Power Magazine‘s Darrell Proctor interviewed CEO James Bell after Viking Cold was awarded the Cleanie Platinum Project of the Year Award. James discusses the award-winning project with Massachusetts utility Eversource as well as other benefits beyond storing energy for time-of-use avoidance. He covers how long-duration Thermal Energy Storage also provides reduced mechanical run-time and wear and tear, sustainability improvements, and resiliency for food during extreme weather events or other power outages.
Each year in London the Energy Institute selects eight recipients who are delivering excellence to the global energy industry. Viking Cold received the Energy Institute 2019 Technology Innovation award for our Thermal Energy Storage technology’s contributions to the stability of the electrical grid and improved refrigeration sustainability. The Technology Innovation award recognises game changers/disrupters in the industry. Criteria included being an innovation that represents a major advance, commercially viable for wider market adoption, an inventive new technology or implementation, clear benefits over existing methods, and validated with proven results.
The annual Energy Storage North America Innovation Awards recognize excellence and impact in energy storage project development. Our Eversource Demand Management Project that installed 1.3 MW of behind-the-meter storage was a finalist in the Behind-the-Meter category in 2019.
Viking Cold is honored to be the Platinum Winner of The Cleanie Awards Project of the Year for our storage and demand management project with Massachusetts utility Eversource. The awards program recognizes innovation excellence, business leadership, and superior programs within the cleantech and renewable energy sectors. The project involved the installation and commissioning of TES systems to store refrigeration energy and facilitate 1.3 MW of energy demand reduction across eight customer facilities, without requiring any additional real estate for the system components. The average size of the cold storage facilities in the program is approximately 50,000 square feet, with the largest being 157,000 square feet. The end-user customers of the program included Sysco (the world’s largest foodservice distributor), Americold (the world’s largest third-party cold storage company), Greater Boston Food Bank, and multiple frozen food processing companies.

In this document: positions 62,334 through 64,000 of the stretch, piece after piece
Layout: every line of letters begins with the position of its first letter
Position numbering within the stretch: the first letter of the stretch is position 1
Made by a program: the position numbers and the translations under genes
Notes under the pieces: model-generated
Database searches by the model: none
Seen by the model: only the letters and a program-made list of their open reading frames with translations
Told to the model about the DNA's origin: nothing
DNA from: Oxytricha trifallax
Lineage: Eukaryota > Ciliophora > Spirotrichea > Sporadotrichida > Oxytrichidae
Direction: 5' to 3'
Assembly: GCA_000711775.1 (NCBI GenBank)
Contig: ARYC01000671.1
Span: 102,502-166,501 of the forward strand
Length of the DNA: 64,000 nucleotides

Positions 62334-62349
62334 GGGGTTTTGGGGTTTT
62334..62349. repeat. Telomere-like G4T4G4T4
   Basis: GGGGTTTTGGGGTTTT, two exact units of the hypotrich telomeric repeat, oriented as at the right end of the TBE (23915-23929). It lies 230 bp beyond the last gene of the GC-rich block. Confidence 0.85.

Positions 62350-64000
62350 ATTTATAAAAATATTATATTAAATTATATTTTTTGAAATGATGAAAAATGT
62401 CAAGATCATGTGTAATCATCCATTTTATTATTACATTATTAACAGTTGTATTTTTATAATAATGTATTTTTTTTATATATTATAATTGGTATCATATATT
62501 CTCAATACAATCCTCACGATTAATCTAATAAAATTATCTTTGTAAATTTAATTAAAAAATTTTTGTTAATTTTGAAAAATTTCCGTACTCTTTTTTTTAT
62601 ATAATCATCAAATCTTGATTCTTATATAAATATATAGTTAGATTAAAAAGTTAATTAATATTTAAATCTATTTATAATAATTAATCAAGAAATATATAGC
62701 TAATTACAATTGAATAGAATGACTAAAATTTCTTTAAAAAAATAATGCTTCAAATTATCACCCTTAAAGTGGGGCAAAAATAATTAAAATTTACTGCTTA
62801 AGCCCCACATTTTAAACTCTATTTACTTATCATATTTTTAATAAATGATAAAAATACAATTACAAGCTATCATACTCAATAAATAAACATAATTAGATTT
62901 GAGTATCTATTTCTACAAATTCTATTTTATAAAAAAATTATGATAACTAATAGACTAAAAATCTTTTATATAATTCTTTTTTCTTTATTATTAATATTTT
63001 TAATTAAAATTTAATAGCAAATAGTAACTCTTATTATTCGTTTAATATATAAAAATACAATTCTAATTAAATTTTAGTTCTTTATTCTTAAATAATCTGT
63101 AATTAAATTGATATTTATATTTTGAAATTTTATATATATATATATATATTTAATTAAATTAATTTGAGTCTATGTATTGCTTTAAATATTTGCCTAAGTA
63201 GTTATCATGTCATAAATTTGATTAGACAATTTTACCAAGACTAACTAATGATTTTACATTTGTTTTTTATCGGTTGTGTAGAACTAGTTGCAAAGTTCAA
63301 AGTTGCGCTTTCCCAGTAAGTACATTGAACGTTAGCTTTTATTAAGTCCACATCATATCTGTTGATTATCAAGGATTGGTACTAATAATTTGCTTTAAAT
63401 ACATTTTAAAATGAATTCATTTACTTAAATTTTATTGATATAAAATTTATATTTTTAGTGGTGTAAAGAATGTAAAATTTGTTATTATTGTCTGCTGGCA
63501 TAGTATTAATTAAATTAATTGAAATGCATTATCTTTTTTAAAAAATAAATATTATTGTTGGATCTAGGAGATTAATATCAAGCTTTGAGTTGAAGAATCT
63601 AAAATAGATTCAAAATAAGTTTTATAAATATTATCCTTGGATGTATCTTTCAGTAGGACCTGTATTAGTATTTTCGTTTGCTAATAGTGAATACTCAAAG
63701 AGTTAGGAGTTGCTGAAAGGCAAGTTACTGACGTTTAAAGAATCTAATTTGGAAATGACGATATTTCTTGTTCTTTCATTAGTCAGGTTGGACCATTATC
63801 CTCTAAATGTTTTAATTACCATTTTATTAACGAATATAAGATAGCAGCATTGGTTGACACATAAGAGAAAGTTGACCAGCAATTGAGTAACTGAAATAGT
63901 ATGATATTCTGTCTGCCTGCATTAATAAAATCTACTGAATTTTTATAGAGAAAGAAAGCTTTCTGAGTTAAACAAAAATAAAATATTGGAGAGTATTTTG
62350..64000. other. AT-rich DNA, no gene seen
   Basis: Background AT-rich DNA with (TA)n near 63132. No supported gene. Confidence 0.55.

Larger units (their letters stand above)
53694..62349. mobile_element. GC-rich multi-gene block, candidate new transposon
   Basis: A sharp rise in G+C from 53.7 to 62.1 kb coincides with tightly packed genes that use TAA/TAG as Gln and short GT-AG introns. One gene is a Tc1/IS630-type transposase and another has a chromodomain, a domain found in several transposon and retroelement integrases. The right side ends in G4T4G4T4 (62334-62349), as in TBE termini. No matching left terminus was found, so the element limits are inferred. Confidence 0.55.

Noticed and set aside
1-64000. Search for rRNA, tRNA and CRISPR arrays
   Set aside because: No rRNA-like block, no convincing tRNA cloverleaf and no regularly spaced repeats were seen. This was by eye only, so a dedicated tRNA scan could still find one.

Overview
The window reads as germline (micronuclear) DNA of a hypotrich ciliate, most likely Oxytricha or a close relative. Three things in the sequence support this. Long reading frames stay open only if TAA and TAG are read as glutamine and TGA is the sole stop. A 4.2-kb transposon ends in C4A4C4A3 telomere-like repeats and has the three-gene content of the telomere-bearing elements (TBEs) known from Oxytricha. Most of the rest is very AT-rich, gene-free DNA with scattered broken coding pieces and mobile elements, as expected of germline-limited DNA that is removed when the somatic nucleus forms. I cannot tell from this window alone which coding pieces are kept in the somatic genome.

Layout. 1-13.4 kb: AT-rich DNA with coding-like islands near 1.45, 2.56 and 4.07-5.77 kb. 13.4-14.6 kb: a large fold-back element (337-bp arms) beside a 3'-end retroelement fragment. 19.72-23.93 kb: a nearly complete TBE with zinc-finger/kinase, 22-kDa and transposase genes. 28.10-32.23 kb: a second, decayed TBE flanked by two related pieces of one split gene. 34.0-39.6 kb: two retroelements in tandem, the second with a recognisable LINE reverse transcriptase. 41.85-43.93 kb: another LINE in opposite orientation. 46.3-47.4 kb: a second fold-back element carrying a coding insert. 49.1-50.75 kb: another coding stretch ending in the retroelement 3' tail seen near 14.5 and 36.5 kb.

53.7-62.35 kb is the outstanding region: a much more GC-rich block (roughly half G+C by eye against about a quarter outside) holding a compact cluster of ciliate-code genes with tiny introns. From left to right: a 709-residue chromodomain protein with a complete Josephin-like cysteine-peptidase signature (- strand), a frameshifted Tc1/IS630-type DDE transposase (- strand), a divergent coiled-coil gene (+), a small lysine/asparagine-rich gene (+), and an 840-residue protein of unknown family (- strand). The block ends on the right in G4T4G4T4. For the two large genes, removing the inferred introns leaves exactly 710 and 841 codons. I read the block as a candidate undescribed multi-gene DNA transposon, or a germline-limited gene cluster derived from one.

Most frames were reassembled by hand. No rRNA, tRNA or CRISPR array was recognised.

ASHRAE Journal, the official publication of the American Society of Heating, Refrigerating and Air-Conditioning Engineers, has published an article outlining the resiliency benefits of thermal energy storage (TES) in commercial and industrial refrigeration applications. Temperature controlled food storage facilities have a number of risks that come from the increasing number of extreme weather-related power outages or from refrigeration system breakdowns. The ASHRAE article also describes additional benefits such as energy efficiency, improved temperature stability, and increased energy management options for facilities with TES.
Food Processing Magazine has published an eHandbook outlining new technologies that food processors can use to improve food safety and food quality in their operations. A number of new food processing technologies and their benefits are described including the food quality and energy-saving benefits of thermal energy storage.
Our growing need for more power, shifting patterns of demand, and the rapid expansion of variable renewable generation is presenting challenges to the grid. Energy storage is certainly part of the solution, but is the market or regulation driving the development of storage? How is long duration storage being advanced to better address these needs? Are there long duration energy storage solutions today that are economical to broadly deploy? Get some answers in this Utility Dive article that discusses the drivers and economics of long duration energy storage.
Viking Cold has been recognized for its deployment of eight Thermal Energy Storage (TES) systems as part of a utility-backed demand management program in Massachusetts. These behind-the-meter TES systems store and facilitate the management of approximately 1.3 MW of energy onsite. This project is noteworthy because Viking Cold’s solution leverages the facilities’ existing refrigeration systems to store cold energy and discharge it over long periods of time (up to 13 hours) when it is most beneficial for the grid and the facility operator, thus lowering energy costs, increasing resiliency, and helping the environment.
The Greater Boston Food Bank, the program’s first installation, has already seen a 75% reduction in energy consumption and a 76% reduction in demand during its four-hour peak demand period.
“As the largest hunger relief organization in New England, our goal is to provide healthy meals to those in need across Eastern Massachusetts,” said The Greater Boston Food Bank SVP of Supply Chain and Food Acquisition, Cheryl Schondek. “We strive for cost-saving operational efficiencies, and our partnership with Eversource and the installation of the Viking Cold TES system better enables us to achieve this goal. We appreciate their commitment to our mission to end hunger here.”